Remember how I complained about the cold in the last message? I didn’t know how cold Florida could get. Morning temperatures have been right at the freezing point with the wind chill pushing it much lower.
On Sat Dec 4th, we departed Reynolds Marine Park and headed towards and through Jacksonville. It was a cool day but quite comfortable and we anchored near Blount Island, just a few miles from the entrance into the ICW. Arising before the dawn the next morning, we hauled anchor and headed out. Again, it was cold but comfortable in long sleeves, polar fleece vest and rain jackets to break the wind. It was a strong northwest wind that blew us along quickly and we made good time, anchoring near Fort Matanzas just after 3 pm.
But the next morning it was bitterly cold as we hauled anchor with the dawn. Dressed as the day before, I quickly froze at the helm. When Murray took over, I dashed below. There in the aft cabin hung our seldom used survival suits. They had been purchased in the early 90’s and I think that we had them on a total of three times since then. But, if ever they were needed, it was now. Just removing my rain jacket, I stuffed myself into a top-to-toe yellow snowsuit. Now I felt like a little kid sent out to play in the snow but unable to move or bend. But I was warmer! Taking over the helm, I sent Murray down to don his.
All day long, we wore those suits. Actually, in order to move more freely when we stopped for fuel, we removed them at that point and dressed in layers that gave us flexibility. We anchored early once again just north of New Smyrna Beach. The next morning found me digging in lockers once more. I found my silk long johns, again carried aboard since ’97 and never worn. Wearing these under the survival suit, rather than jeans etc, gave me the ability to move more freely and kept me quite warm. One thing that I couldn’t dig out of the lockers, was hats or mittens. That bag of unused items was taken home and sits in my closet. We do have sailing gloves though and those keep our hands relatively warm. This year as I packed clothing, I decided that one long sleeved shirt was sufficient. What an idiot I was! But who could know that Florida would experience the coldest Dec on record? That one shirt has gotten a lot of wear the last few days!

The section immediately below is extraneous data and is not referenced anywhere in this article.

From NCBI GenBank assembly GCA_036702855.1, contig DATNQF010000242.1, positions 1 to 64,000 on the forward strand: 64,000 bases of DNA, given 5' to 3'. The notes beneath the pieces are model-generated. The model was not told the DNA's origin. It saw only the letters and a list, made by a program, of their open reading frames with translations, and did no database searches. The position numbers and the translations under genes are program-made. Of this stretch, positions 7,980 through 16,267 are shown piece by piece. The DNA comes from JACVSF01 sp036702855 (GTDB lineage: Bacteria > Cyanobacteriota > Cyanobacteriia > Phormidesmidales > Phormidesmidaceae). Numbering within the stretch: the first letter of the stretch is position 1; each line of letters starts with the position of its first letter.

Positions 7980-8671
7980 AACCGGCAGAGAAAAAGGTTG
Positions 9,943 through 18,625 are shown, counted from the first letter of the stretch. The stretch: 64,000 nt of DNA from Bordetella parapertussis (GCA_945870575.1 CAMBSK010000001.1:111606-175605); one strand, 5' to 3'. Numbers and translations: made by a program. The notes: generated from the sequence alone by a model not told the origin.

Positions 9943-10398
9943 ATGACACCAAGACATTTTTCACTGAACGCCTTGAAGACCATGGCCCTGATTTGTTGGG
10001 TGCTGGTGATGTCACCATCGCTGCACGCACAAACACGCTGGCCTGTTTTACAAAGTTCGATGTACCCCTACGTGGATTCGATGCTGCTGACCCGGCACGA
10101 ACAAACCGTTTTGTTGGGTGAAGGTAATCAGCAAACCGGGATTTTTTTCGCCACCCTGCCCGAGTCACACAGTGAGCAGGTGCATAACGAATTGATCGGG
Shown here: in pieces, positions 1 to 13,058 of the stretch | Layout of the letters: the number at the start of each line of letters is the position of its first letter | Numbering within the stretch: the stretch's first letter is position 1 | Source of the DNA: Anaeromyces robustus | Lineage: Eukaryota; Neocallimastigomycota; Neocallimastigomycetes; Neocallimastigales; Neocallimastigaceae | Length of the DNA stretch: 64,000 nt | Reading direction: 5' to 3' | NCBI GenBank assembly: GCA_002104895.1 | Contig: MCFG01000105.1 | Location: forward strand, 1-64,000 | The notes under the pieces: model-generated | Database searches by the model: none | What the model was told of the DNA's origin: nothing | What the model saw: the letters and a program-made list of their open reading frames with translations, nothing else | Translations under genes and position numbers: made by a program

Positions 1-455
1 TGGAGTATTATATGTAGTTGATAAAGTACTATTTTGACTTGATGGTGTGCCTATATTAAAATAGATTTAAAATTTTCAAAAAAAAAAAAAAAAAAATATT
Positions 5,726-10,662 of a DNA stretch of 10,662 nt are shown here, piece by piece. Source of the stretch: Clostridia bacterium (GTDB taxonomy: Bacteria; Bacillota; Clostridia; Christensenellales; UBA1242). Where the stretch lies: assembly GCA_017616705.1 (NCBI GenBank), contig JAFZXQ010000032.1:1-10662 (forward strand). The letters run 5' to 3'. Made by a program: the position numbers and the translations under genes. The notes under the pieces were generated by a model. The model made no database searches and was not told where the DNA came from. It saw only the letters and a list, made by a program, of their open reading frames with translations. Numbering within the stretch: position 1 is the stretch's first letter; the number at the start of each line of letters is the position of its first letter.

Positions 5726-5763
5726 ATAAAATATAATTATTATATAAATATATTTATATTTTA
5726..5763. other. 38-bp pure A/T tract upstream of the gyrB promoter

The problem that we have is that, at the end of the day, when we take off those survival suits and go below decks, there is NO HEAT! We don’t have a furnace and our ceramic heater won’t work unless we are plugged into power. Which we are not, when at anchor. So, the little coal oil light burns and gives off some warmth. Cuddling together under the covers is the best way that we have found to stay warm. But, you can’t stay in bed all day!
On Monday, we managed to make contact with old friends, Pete and Lani on MarNel. Sharing an anchorage with them, for the first time in 9 years, was great. On Tuesday, we both motored south and anchored at Cocoa. It has been too cold to get together but we are both staying put today. Plans have been made to go ashore, find a warm restaurant and catch up on all of the news. They have a different vessel than when we sailed together previously. MarNel IV was a Endeavor 42 centre cockpit and MarNel is a Leopard 40 catamaran. They purchased the vessel out of charter in the Virgin Islands, brought it back to the US for re-fit and sailed back into the Caribbean for several years. Health issues brought them back to the US last year. Now, they plan to spend a little time in the Bahamas and we look forward to continuing the good times that we have shared.
Tomorrow, Thursday, we will scrape the frost off of the deck once again, haul anchor and head on south to Vero Beach for a few days. I need to finalize some Christmas shopping and send a few small parcels north to the grandchildren. Once that is completed, we will start to watch for crossing opportunities.
Until then, we will stay in touch, write when possible and try to stay warm. Hugs
Heather & Murray
PS Spent a few days in Vero before moving south again on Sunday, the 12th. Anchored in Peck Lake watching weather with strong north winds blowing. Possible window later this week.